Cranberries find new 'chemistry' after nine-year break

PARIS - Tired of non-stop touring and hurting for inspiration, The Cranberries hung up their guitars in 2003. Nine years on, the Irish rockers say the chemistry came right back for their new album "Roses", to be released on Monday.

The quartet from Limerick shot to fame in the 1990s with hits like "Linger" and the politically-charged "Zombie" about the Northern Ireland conflict, lifted by the powerful voice of singer Dolores O'Riordan.

They sold 40 million records worldwide, becoming one of the flagship bands of the decade, but by 2003, two years after releasing their album "Wake Up and Smell the Coffee", they had hit a dead end.

"In 2003, my son was five, my daughter was two. They were very little and I brought them both on the road," O'Riordan told AFP. "There was a point when I just felt it wasn't fair on them."

"Also creatively, we were stuck in a rut. We just needed a break."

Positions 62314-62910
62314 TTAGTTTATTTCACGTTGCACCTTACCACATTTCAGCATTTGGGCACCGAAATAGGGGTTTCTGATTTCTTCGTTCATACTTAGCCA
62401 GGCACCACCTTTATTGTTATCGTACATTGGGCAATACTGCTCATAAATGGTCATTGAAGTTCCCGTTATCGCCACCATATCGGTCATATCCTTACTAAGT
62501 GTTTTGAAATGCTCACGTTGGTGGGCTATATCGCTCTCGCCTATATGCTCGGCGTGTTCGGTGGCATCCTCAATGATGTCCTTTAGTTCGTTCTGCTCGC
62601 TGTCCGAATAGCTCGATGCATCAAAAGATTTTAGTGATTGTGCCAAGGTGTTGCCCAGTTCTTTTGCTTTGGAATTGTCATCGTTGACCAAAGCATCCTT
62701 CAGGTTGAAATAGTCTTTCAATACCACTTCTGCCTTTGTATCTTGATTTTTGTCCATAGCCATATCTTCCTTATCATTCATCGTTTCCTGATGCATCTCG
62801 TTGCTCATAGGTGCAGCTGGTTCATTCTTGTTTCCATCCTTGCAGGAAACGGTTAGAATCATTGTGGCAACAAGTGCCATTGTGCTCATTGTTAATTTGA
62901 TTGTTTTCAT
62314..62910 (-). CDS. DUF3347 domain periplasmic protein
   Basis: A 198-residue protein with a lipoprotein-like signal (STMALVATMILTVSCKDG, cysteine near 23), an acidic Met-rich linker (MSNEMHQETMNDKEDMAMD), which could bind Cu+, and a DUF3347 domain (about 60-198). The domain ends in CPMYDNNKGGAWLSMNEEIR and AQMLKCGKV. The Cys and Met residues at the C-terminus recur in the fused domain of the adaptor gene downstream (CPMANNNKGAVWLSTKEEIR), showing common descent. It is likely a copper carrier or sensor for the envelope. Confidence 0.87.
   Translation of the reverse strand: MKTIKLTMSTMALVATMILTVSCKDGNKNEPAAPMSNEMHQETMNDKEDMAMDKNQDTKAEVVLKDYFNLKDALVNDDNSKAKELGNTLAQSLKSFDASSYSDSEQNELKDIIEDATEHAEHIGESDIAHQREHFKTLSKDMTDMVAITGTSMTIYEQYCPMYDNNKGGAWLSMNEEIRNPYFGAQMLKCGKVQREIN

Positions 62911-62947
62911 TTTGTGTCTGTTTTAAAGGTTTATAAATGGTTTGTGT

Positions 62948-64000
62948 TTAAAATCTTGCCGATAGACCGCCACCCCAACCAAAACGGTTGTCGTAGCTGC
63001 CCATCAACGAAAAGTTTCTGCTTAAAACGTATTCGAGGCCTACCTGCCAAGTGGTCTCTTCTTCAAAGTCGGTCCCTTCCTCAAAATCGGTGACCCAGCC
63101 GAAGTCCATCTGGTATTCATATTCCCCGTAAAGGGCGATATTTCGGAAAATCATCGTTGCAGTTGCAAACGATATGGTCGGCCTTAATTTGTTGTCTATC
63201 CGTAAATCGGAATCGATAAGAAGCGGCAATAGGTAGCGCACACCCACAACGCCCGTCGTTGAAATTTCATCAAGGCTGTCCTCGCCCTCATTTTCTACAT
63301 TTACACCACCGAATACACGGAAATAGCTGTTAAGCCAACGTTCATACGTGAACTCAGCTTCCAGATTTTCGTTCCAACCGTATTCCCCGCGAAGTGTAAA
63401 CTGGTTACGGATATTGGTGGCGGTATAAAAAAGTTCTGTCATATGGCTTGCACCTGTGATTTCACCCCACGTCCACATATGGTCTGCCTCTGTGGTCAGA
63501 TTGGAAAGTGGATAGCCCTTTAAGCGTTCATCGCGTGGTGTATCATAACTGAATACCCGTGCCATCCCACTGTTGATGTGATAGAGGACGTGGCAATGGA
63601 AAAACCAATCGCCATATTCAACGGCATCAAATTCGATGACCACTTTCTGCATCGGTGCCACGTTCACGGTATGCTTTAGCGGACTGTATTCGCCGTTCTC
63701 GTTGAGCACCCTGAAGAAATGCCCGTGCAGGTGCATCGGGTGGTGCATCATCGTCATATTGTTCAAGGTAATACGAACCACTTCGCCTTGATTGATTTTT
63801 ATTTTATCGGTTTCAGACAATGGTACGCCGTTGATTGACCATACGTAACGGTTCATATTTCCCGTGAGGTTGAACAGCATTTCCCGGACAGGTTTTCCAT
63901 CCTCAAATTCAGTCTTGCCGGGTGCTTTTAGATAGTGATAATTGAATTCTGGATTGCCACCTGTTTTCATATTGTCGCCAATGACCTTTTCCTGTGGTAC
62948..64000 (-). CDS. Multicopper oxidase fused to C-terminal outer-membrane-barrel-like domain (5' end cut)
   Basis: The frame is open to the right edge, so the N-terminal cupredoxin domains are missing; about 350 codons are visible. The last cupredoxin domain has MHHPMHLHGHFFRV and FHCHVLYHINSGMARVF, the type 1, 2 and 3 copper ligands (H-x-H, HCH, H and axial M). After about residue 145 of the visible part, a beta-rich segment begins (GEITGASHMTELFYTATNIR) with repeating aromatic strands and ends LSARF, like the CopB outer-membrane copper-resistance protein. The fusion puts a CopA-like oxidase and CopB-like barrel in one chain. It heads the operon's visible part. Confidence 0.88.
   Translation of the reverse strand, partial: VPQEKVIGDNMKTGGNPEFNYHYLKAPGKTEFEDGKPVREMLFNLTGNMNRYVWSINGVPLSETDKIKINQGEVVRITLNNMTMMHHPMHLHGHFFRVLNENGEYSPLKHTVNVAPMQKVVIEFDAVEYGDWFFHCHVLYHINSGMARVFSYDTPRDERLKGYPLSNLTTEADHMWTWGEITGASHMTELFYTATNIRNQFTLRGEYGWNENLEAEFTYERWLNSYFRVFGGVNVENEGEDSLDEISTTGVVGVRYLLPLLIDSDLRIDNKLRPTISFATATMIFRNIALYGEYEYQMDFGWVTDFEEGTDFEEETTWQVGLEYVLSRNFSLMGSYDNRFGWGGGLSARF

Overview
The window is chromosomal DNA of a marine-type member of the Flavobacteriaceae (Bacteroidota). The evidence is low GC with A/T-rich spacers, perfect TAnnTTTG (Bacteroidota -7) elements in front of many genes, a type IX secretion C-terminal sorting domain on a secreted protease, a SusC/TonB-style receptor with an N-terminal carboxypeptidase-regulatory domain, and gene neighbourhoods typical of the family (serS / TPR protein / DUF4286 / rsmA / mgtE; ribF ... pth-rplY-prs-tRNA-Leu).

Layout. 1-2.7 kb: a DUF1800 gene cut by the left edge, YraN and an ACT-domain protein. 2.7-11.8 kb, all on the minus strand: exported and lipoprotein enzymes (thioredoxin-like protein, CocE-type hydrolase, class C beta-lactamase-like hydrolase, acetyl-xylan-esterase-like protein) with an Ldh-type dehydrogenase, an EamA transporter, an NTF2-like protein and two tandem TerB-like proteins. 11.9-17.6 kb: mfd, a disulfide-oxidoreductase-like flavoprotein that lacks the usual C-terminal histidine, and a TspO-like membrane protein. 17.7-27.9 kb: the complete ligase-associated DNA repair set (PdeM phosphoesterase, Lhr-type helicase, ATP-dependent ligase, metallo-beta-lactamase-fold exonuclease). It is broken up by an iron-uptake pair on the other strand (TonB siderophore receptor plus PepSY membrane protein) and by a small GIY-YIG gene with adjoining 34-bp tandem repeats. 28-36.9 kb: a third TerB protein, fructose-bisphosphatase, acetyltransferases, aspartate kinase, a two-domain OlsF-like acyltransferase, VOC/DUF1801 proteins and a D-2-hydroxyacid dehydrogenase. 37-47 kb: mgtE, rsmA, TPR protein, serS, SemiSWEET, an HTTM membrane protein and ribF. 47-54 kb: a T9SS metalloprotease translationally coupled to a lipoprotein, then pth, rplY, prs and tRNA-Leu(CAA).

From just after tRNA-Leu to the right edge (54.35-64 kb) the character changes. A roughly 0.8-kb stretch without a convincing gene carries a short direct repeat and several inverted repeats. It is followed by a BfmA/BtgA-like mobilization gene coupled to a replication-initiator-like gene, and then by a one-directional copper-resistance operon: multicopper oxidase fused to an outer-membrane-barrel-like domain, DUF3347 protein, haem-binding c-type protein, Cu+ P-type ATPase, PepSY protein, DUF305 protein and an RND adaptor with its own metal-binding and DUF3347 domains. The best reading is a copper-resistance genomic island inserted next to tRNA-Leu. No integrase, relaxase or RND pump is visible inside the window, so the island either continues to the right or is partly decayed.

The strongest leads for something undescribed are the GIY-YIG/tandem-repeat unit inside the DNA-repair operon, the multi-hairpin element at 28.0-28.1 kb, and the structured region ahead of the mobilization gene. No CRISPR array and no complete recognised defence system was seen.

So they went their separate ways, O'Riordan heading to a far-flung corner of Canada where she gave birth to two more children, while the rest of the band stayed put in Ireland.

And that could have been the end of the story, were it not for Trinity College, Dublin, which invited the singer to become an honorary patron of its philosophical society in 2009.

Asked by the university to perform for the occasion, she looked up her old companions - and the question of getting back together came up.

"It felt like yesterday. It was in fact six and a half years I hadn't seen them," O'Riordan said. "We went to the pub and over a beer Mike (Hogan, the bass player) said we should do it now because we're not getting any younger."

And that was how the tour that O'Riordan - now 40, like Hogan - was about to embark on for her second solo album was turned into a Cranberries comeback tour, playing 107 dates around the world.